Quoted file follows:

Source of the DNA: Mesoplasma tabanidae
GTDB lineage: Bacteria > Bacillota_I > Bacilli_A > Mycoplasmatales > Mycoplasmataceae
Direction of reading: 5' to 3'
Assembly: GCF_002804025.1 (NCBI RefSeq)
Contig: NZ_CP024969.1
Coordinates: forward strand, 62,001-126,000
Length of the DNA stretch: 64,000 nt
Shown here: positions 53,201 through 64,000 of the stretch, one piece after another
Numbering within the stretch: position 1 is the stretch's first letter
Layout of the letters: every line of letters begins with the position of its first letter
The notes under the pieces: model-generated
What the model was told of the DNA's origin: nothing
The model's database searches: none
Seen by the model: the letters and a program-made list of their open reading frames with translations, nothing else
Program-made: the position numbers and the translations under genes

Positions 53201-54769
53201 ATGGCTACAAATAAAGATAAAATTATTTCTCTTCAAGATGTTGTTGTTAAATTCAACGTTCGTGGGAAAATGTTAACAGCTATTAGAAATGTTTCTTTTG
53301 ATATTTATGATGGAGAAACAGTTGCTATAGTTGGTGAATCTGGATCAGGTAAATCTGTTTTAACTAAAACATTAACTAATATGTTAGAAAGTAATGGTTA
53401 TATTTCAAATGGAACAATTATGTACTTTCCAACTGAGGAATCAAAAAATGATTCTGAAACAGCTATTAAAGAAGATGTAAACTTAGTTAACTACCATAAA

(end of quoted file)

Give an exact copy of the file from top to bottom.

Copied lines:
Source of the DNA: Mesoplasma tabanidae
GTDB lineage: Bacteria > Bacillota_I > Bacilli_A > Mycoplasmatales > Mycoplasmataceae
Direction of reading: 5' to 3'
Assembly: GCF_002804025.1 (NCBI RefSeq)
Contig: NZ_CP024969.1
Coordinates: forward strand, 62,001-126,000
Length of the DNA stretch: 64,000 nt
Shown here: positions 53,201 through 64,000 of the stretch, one piece after another
Numbering within the stretch: position 1 is the stretch's first letter
Layout of the letters: every line of letters begins with the position of its first letter
The notes under the pieces: model-generated
What the model was told of the DNA's origin: nothing
The model's database searches: none
Seen by the model: the letters and a program-made list of their open reading frames with translations, nothing else
Program-made: the position numbers and the translations under genes

Positions 53201-54769
53201 ATGGCTACAAATAAAGATAAAATTATTTCTCTTCAAGATGTTGTTGTTAAATTCAACGTTCGTGGGAAAATGTTAACAGCTATTAGAAATGTTTCTTTTG
53301 ATATTTATGATGGAGAAACAGTTGCTATAGTTGGTGAATCTGGATCAGGTAAATCTGTTTTAACTAAAACATTAACTAATATGTTAGAAAGTAATGGTTA
53401 TATTTCAAATGGAACAATTATGTACTTTCCAACTGAGGAATCAAAAAATGATTCTGAAACAGCTATTAAAGAAGATGTAAACTTAGTTAACTACCATAAA